Just a short drive from Cambridge is the town of Vienna. It doesn’t have a boys’ choir, but that’s okay; in recent years, it’s visitors who have been singing the praises of this little town on the banks of the Nanticoke River. Unlike Oxford, which fell upon hard times during the American Revolution, Vienna prospered because it was a source of goods and supplies for the Continental Army. Years later, during the Civil War, Vienna’s own Thomas Holiday Hicks was Maryland’s governor. It is he who is credited with preventing Maryland from seceding from the Union. His home is located on Water Street, where the neighboring Tavern House continues to be a stopping point for weary travelers.

        Continuing east, the next stop is Salisbury. The British version boasts ornate churches. Maryland’s version has its fair share of beautiful houses of worship and historic districts characterized by Victorian structures. But Maryland’s Salisbury is best known for its fascinating collection of duck carvings. Travelers are intrigued by the glories of the Ward Museum of Wildfowl Art, which traces the evolution of decoy carving from a hunter’s tool to a highly respected art form. Antique decoys and contemporary bird carvings give visitors a better understanding of the roles that decoys have played not only on the Eastern Shore, but also throughout the world. For those who prefer live animals to the carved variety, the Salisbury Zoo and Park is considered among the finest small zoos in the country. It’s home to bears, monkeys, jaguars, bison, bald eagles, and, of course, waterfowl of all kinds.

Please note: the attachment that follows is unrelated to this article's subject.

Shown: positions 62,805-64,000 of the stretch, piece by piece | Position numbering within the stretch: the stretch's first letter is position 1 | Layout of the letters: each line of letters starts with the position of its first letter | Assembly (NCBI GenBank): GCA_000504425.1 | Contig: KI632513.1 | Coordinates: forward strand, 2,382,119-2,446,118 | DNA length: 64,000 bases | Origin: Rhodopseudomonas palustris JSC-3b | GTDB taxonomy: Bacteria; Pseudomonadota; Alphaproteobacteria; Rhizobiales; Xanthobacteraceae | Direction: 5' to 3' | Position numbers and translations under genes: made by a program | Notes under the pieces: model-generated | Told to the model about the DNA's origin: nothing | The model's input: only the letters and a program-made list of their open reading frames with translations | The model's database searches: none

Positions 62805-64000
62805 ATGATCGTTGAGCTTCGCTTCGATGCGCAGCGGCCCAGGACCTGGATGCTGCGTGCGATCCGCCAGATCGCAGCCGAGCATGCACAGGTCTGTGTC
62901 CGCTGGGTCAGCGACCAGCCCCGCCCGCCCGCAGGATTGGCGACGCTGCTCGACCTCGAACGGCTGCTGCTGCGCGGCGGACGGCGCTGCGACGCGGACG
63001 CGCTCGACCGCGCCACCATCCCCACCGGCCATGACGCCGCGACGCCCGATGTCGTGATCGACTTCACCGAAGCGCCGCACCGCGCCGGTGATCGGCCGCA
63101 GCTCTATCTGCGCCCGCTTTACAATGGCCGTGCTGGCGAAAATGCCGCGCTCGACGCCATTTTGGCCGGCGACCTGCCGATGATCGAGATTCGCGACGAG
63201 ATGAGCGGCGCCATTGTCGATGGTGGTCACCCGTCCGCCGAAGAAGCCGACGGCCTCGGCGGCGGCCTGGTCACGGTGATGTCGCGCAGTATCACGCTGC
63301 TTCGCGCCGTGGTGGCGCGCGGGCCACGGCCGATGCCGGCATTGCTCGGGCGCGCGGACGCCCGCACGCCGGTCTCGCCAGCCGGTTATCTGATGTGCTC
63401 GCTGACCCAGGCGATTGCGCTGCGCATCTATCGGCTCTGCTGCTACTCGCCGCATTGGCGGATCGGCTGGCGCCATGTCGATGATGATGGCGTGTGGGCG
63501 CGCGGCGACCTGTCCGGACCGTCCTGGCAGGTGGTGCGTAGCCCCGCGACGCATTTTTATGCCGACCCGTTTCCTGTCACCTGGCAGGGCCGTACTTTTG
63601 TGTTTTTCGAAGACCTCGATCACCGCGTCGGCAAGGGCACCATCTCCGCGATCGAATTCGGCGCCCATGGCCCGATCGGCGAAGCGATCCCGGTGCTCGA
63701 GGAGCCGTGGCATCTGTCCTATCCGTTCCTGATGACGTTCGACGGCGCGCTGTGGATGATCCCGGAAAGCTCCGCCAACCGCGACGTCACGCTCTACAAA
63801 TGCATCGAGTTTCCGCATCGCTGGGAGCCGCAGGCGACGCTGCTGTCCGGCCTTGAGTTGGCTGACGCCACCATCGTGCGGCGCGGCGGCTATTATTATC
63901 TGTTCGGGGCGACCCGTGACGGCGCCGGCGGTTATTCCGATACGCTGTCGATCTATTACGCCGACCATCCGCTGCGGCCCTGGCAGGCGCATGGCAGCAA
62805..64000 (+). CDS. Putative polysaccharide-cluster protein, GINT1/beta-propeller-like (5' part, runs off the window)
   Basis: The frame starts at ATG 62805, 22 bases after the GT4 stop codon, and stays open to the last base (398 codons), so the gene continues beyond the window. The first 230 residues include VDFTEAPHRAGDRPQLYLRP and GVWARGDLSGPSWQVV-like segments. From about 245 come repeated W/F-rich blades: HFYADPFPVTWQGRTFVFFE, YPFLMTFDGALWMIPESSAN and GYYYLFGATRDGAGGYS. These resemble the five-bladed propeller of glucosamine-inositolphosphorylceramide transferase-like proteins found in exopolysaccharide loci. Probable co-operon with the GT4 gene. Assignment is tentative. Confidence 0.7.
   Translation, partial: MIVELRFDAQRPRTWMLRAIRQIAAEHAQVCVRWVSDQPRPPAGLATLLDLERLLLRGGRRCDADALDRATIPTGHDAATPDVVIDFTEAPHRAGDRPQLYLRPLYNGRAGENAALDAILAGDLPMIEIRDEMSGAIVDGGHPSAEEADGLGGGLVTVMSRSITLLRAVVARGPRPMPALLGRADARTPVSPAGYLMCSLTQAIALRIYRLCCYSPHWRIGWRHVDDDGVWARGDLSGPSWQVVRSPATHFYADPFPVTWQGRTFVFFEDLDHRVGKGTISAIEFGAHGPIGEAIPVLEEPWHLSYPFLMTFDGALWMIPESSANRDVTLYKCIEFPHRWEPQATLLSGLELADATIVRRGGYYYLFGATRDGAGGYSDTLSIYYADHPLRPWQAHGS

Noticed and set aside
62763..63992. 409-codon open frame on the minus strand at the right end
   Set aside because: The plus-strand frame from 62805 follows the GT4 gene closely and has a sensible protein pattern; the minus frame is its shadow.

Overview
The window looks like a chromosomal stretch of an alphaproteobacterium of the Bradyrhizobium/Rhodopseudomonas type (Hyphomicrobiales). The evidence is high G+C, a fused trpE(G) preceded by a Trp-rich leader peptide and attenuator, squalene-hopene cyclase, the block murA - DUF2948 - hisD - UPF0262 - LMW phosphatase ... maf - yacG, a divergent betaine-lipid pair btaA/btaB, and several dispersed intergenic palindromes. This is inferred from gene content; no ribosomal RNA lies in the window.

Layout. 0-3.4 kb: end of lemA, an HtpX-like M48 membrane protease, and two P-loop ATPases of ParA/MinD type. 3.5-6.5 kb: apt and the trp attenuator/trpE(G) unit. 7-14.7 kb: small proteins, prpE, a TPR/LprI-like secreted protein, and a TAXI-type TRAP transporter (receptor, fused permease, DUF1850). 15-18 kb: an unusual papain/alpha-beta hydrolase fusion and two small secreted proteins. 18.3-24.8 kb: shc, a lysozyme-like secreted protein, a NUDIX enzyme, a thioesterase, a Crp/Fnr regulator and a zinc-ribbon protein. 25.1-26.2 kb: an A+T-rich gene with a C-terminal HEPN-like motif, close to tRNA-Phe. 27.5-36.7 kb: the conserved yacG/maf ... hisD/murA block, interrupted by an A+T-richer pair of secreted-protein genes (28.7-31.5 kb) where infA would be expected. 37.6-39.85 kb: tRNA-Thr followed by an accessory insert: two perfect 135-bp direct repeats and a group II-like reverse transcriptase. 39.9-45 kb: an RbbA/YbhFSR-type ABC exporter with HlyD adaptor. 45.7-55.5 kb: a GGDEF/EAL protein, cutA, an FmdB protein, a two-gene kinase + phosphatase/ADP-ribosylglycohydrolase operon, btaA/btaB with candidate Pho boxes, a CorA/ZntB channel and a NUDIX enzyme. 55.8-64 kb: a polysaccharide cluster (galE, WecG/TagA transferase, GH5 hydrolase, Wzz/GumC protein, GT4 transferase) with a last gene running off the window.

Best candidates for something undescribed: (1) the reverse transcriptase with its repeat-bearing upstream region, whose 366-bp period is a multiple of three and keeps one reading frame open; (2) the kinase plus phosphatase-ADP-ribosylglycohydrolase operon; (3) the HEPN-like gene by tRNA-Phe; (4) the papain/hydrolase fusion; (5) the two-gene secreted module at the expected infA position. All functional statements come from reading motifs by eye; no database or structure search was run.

The last stop on this whirlwind tour is Berlin, which unlike its European cousin has never had a wall to prevent people from wandering in -- or out. But for some reason, visitors who stop by have a hard time leaving. Perhaps it’s the fact that residents of this town are particularly friendly, encouraging their guests to take time to appreciate their surroundings. This village possesses such charm that it was selected by Hollywood to epitomize a quaint, small town in the 1999 movie Runaway Bride. It made its second big-screen appearance in the 2002 Disney release, Tuck Everlasting. In the good old days, Berlin supported more hotels than neighboring Ocean City. Although the popular beach resort now dwarfs its country cousin in that respect, the folks in Berlin are content to welcome visitors to the historic Atlantic Hotel Inn & Restaurant (which had a starring role in the Richard Gere-Julia Roberts movie mentioned above), or Holland House or Merry Sherwood Plantation, a pair of delightful bed and breakfasts.

        At those places and all along Maryland’s Eastern Shore, they’ll treat you like royalty. So abandon the search for your passport, return your copy of “Learn German in 10 Minutes” to the library and head down Maryland’s Eastern Shore this summer.